Julius Streicher did not participate directly in the wanton killing of the Holocaust – but he helped create an environment where it might be conceived, planned and carried out. Streicher was the loudest, most prolific and most vulgar of the Nazi Party’s anti-Semites. Though he was not a party leader and his status in the NSDAP was well below that of Himmler or Goebbels, Streicher’s propaganda campaign against the Jews spread prejudice at street level, infecting the masses with anti-Semitism. Streicher’s propaganda was presented as reasoned theories; instead, he produced smutty and low-brow Jew-hating for the consumption of the working classes. Streicher was a pedlar of gossip, a muck-raker and a pornographer – but he was also clever enough to tap into the interests, fears and paranoia of ordinary Germans.
Julius Streicher was born in Bavaria in 1885. Like his father before him, he trained and worked as a primary school teacher, a job he occupied into the 1930s. Streicher joined the German army in 1914, served for the duration of World War I and rose to the rank of lieutenant. After the war he joined a series of political parties, both left-wing and right-wing, as though he was on a search for meaning – but the only political idea Streicher really had was his intense anti-Semitism, which bordered on pathological hatred. Streicher’s anti-Jewish obsession was so strong that even in groups with a quota of anti-Semites, he quickly became an outsider. He left at least two political groups voluntarily because of their “soft” attitude towards the Jews; he was booted out of two others who found him nasty and obsessive. “My anti-Semitic views are for me like a religious faith”, Streicher later wrote. “The racial question is the key to world history.”
Finding his niche
In 1921 Streicher finally found his political home. After listening to Adolf Hitler deliver a three-hour speech in Munich, Streicher rushed to join the NSDAP. Streicher and Hitler eventually formed a tentative friendship. By this point Streicher had a significant personal following, a group Hitler hoped to attract to his own party. Joachim Fest wrote of their relationship:
[Streicher] was making a reputation as the spokesman for a scurrilous kind of pornographic anti-Semitism. Streicher seemed obsessed by wild fantasies of ritual murders, Jewish lust, world conspiracy, miscegenation [inter-racial sex], and lascivious black-haired devils panting after the innocent flesh of Aryan women. It is true that Streicher was more stupid and limited than Esser, but locally he could rival even Hitler, whom he had at first violently opposed. Hitler, on the other hand, went to considerable trouble to win over Streicher. He wanted, of course, to make use of Streicher’s popularity for his own ends. But he probably also felt a common bond with the man, for did they not share the same complexes and obsessions? Up to the last, Hitler remained loyal to Julius Streicher, despite the revulsion he aroused [in others].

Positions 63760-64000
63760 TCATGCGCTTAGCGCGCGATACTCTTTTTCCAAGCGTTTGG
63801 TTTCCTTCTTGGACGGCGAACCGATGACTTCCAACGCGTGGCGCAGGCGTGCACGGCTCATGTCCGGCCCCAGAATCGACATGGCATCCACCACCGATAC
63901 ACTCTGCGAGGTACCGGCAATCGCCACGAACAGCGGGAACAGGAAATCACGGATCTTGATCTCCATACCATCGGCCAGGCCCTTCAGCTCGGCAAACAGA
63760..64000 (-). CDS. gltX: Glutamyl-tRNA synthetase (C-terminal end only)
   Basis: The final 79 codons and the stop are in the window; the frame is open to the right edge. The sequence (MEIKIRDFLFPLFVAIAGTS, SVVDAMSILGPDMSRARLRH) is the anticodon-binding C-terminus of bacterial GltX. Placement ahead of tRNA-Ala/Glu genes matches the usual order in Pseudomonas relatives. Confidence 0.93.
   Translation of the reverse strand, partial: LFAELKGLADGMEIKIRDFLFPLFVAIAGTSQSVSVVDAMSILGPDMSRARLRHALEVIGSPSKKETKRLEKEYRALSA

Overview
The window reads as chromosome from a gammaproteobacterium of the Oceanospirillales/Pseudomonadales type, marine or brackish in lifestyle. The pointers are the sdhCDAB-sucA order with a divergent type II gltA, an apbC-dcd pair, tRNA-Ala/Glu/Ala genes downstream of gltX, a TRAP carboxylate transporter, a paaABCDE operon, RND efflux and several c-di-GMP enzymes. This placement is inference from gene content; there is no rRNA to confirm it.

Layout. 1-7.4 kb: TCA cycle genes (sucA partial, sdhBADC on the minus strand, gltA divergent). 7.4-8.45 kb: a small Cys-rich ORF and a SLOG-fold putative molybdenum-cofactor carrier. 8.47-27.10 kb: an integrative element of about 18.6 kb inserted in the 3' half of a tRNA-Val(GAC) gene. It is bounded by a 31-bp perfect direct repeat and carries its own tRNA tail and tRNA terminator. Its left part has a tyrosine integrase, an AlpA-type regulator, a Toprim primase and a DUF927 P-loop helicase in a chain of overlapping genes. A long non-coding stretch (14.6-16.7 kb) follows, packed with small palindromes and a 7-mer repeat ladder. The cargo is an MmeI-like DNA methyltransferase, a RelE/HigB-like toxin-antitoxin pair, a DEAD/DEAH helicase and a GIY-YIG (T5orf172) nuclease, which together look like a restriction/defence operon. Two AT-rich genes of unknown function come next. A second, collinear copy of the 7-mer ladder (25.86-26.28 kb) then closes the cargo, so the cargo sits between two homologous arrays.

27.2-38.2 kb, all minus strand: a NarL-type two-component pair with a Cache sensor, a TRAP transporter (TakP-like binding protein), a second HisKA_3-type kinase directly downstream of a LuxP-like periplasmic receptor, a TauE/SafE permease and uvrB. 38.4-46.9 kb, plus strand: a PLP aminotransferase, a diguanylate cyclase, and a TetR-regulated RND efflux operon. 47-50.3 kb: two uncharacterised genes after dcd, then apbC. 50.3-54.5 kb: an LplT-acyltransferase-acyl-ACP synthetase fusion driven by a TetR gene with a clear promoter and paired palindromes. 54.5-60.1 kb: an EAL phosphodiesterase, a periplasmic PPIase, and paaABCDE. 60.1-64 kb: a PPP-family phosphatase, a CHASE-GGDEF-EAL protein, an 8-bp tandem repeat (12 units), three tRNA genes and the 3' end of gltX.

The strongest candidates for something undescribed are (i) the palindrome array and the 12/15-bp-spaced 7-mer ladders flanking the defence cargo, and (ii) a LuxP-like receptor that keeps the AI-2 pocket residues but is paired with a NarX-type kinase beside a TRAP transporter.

In November 1923 Streicher marched alongside Hitler in the failed Munich putsch, an act that earned him Hitler’s trust and protection. In 1925 Streicher was appointed Gauleiter (party leader) for Nuremburg and Franconia, a position that gave him significant power, including command of local SA and SS units. Streicher soon put his anti-Semitism into practice, ordering boycotts of Jewish businesses, attacks on political opponents, even the October 1938 destruction of the Essenweinstrasse Synagogue in Nuremberg (Streicher’s excuse was that it was “an oriental monstrosity of a building”). Though evidence on this is scant, Streicher also used his political influence to line his own pockets. He secretly acquired Jewish property confiscated during Kristallnacht and allegedly took bribes from businessmen. It was these allegations which eventually led to his removal from official NSDAP duties in 1940.